### Video Transcript

For the function π, π evaluated
at three is equal to two. The first derivative of π
evaluated at three is equal to seven. And the πth derivative of π
evaluated at three is equal to negative a half multiplied by π multiplied by the π
minus oneth derivative of π evaluated at three for π is greater than or equal to
two. Find the first five terms of the
Taylor series representation of π at π₯ is equal to three.

We recall that we call the sum from
π equals zero to infinity of the πth derivative of π evaluated at π divided by
π factorial multiplied by π₯ minus π raised to the πth power the Taylor series
representation of the function π at π. The question asks us for the first
five terms of this Taylor series representation. And weβre told that this is at π₯
is equal to three. So we set π equal to three.

So weβll substitute π equals three
into our Taylor series representation. And weβll only do a partial sum up
to four to find the first five terms. For our first term, when π is
equal to zero, we get the zeroth derivative of π evaluated at three divided by zero
factorial multiplied by π₯ minus three to the zeroth power.

We can simplify this term by
noticing that zero factorial is equal to one and π₯ minus three raised to the zeroth
power is also equal to one. Then we know that the zeroth
derivative of π is just equal to our function π. So our entire first term just
simplifies to π evaluated at three.

Now letβs do the same of our second
term when π is equal to one. This gives us the first derivative
of π evaluated at three divided by one factorial multiplied by π₯ minus three to
the first power. We have that one factorial is just
equal to one, and π₯ minus three to the first power is just equal to itself, π₯
minus three. And we can rewrite the first
derivative of π to just be equal to π prime. So this gives us that our second
term can be written as π prime evaluated at three multiplied by π₯ minus three.

Weβll then just write out our
third, fourth, and fifth term by substituting in π is equal to two, three, and
four, respectively. The question tells us that π
evaluated at three is equal to two. So we can change our first term to
just be equal to two. The question also tells us that π
prime evaluated at three is equal to seven. So we can change the second term in
our series to be equal to seven multiplied by π₯ minus three.

The later terms in our series all
use higher-order derivatives of our function π. Luckily, the question gives us the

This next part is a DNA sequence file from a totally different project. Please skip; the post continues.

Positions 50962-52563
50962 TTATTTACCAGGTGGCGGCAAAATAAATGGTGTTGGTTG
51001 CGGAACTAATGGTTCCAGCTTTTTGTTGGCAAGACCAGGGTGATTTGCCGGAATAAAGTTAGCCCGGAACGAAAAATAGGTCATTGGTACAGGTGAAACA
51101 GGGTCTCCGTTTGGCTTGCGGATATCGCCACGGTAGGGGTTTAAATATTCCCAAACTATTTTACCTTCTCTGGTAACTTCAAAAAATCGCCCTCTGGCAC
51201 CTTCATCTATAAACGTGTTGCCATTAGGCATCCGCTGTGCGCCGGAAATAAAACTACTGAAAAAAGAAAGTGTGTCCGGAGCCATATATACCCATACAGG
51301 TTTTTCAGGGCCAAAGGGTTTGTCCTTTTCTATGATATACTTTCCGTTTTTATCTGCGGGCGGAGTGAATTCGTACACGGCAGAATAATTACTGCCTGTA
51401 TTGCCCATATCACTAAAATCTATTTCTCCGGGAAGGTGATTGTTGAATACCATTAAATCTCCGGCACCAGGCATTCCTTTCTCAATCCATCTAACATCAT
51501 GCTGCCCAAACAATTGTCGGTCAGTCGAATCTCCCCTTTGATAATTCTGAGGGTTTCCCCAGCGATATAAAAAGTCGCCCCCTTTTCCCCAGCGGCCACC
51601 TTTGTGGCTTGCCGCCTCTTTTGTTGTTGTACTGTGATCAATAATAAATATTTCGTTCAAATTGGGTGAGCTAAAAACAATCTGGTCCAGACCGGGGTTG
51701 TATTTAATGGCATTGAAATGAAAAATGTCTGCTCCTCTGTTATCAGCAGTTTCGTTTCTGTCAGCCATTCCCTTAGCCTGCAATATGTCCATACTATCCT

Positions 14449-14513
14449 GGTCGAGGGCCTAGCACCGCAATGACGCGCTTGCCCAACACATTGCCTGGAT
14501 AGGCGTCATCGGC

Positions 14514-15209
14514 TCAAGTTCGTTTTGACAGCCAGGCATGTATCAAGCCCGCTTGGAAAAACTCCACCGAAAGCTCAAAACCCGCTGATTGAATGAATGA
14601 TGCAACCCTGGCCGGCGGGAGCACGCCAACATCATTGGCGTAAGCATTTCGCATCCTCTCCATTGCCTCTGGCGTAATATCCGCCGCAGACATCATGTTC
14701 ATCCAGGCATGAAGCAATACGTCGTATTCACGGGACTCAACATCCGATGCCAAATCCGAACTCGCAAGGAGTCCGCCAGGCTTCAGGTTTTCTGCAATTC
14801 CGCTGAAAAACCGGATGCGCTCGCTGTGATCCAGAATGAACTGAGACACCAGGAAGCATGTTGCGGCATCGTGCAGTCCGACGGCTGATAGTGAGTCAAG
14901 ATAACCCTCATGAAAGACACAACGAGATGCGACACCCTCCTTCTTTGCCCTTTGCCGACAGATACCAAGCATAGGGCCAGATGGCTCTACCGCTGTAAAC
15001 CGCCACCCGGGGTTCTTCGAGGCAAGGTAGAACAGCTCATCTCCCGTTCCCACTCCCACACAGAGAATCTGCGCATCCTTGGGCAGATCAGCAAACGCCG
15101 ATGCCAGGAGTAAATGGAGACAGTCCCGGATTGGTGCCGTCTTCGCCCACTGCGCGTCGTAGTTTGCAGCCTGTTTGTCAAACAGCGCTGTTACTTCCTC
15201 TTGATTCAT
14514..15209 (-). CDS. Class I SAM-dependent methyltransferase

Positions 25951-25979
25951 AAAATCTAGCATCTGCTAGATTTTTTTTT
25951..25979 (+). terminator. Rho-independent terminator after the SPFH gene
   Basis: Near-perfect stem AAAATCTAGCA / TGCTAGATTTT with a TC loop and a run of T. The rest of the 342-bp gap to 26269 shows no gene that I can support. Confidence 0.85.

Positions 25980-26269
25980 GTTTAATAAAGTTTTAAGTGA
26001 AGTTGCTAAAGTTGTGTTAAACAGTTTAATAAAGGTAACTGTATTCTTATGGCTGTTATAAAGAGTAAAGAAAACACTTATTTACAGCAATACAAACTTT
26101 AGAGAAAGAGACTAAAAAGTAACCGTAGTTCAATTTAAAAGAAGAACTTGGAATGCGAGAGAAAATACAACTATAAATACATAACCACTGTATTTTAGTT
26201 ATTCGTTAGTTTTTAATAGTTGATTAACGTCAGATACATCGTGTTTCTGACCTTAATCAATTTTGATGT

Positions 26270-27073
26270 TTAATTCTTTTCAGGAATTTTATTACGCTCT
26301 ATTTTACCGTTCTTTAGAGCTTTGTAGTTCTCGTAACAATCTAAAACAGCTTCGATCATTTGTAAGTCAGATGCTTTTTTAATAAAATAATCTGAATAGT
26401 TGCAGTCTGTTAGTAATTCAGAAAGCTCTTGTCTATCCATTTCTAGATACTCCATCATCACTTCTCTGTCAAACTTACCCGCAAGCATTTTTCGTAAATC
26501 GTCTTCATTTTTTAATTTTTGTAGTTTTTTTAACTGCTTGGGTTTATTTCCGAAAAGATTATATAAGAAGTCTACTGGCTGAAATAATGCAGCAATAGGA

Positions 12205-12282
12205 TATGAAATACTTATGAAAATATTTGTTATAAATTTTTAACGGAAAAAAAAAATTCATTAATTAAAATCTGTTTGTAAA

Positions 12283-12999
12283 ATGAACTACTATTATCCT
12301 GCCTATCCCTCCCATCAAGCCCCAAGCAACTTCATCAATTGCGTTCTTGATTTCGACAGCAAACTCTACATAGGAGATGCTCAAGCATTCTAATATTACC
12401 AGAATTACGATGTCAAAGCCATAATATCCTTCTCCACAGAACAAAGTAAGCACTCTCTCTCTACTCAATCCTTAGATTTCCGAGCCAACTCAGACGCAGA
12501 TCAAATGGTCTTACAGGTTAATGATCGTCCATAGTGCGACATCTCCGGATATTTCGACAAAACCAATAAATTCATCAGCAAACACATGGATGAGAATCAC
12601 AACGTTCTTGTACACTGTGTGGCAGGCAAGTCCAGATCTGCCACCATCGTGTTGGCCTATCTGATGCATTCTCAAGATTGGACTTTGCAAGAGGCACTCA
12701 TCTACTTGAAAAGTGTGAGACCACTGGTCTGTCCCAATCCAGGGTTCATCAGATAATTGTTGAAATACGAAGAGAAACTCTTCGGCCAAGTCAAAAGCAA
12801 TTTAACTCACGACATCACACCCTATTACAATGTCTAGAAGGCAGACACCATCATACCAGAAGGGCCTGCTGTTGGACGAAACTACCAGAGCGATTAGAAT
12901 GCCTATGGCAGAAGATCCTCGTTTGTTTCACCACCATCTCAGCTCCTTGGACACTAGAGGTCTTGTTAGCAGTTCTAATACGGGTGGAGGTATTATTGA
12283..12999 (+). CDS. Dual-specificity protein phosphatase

formula for calculating the πth derivative of π evaluated at three when π is
greater than or equal to two. Substituting π is equal to two
into this formula gives us the second derivative of π evaluated at three is equal
to negative a half multiplied by two multiplied by π. But we take two minus one
derivatives and evaluate this at three.

We can simplify this by noticing
that negative a half multiplied by two is equal to negative one. And taking two minus one
derivatives of the function π is the same as just taking one derivative. This gives us that the second
derivative of π evaluated at three is equal to negative π prime evaluated at
three, which is equal to negative seven.

We can now substitute π equals
three into this formula to find that the third derivative of π evaluated at three
is equal to negative a half multiplied by three multiplied by π. But we take three minus one
derivatives and evaluate at three. Taking three minus one derivatives
of π and evaluating at three is evaluating the second derivative of π at three,
which we calculated above to be negative seven. So the third derivative of π
evaluated at three is equal to negative a half multiplied by three multiplied by
negative seven, which is equal to 21 divided by two.

Finally, we can do the same by
substituting π equals four into our formula. We can get an expression for the
fourth derivative of π evaluated at three. Using our answer from before that
the third derivative of π evaluated at three is 21 divided by two. We get that the fourth derivative
of π evaluated at three is equal to negative a half multiplied by four multiplied
by 21 divided by two, which is equal to negative 21.

We can now substitute these values
in to find the coefficients of terms three, four, and five in our Taylor series
representation. Substituting these values in and
evaluating our factorials gives us the coefficient of the third term as negative
seven divided by two, the coefficient of the fourth term as 21 divided by two all
divided by six, and the coefficient of the fifth term as negative 21 divided by
24. We can evaluate negative seven
divided by two to be equal to negative seven over two.

If we calculate 21 divided by two
all divided by six, weβll get seven divided by four. And we can calculate negative 21
divided by 24 to be equal to negative seven divided by eight. Giving us that the first five terms
of the Taylor series representation of the function π to find in the question about
π₯ is equal to three are. Two plus seven multiplied by π₯
minus three minus seven over two multiplied by π₯ minus three squared plus seven
over four multiplied by π₯ minus three cubed minus seven over eight multiplied by π₯
minus three to the fourth power.